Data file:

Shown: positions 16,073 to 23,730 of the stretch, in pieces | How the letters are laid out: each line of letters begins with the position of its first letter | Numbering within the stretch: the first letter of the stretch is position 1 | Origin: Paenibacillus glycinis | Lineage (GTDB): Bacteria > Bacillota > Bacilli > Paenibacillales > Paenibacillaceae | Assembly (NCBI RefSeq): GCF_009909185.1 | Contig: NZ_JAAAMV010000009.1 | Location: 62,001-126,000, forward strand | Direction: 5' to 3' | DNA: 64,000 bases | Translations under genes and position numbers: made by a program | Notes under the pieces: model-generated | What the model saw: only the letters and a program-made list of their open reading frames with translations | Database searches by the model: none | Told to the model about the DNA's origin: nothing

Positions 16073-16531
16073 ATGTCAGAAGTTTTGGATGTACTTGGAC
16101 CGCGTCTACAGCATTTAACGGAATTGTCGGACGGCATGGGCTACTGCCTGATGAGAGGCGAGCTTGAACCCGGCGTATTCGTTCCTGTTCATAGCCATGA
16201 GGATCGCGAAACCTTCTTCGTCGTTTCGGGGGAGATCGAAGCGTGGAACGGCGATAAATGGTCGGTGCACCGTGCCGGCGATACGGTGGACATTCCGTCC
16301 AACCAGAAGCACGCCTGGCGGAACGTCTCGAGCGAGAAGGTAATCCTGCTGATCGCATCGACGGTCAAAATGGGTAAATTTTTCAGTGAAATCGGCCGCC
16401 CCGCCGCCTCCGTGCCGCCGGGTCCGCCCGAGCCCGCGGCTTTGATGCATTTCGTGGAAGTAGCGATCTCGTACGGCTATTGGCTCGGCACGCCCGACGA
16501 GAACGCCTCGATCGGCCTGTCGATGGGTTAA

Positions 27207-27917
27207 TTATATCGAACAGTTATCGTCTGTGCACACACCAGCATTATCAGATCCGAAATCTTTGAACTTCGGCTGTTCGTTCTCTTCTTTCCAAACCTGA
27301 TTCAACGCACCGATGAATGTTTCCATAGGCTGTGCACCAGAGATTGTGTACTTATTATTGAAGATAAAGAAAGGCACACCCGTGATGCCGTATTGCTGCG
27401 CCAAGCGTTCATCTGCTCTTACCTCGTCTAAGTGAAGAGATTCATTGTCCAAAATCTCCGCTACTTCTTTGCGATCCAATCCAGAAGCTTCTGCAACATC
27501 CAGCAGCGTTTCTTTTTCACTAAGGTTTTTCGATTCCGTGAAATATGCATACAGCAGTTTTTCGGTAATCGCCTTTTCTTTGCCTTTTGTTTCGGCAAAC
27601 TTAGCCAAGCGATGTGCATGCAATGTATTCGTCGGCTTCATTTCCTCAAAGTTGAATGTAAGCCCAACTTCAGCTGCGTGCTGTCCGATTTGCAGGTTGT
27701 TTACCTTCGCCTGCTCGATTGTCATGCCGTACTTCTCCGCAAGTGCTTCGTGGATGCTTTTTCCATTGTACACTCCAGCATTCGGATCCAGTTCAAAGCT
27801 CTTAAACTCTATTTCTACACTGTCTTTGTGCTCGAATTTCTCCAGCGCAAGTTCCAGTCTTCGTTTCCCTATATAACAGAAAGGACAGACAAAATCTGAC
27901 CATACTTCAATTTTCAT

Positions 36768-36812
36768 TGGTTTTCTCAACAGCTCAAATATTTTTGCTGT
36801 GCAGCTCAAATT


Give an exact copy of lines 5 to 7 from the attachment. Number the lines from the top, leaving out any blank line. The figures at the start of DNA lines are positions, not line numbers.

16201 GGATCGCGAAACCTTCTTCGTCGTTTCGGGGGAGATCGAAGCGTGGAACGGCGATAAATGGTCGGTGCACCGTGCCGGCGATACGGTGGACATTCCGTCC
16301 AACCAGAAGCACGCCTGGCGGAACGTCTCGAGCGAGAAGGTAATCCTGCTGATCGCATCGACGGTCAAAATGGGTAAATTTTTCAGTGAAATCGGCCGCC
16401 CCGCCGCCTCCGTGCCGCCGGGTCCGCCCGAGCCCGCGGCTTTGATGCATTTCGTGGAAGTAGCGATCTCGTACGGCTATTGGCTCGGCACGCCCGACGA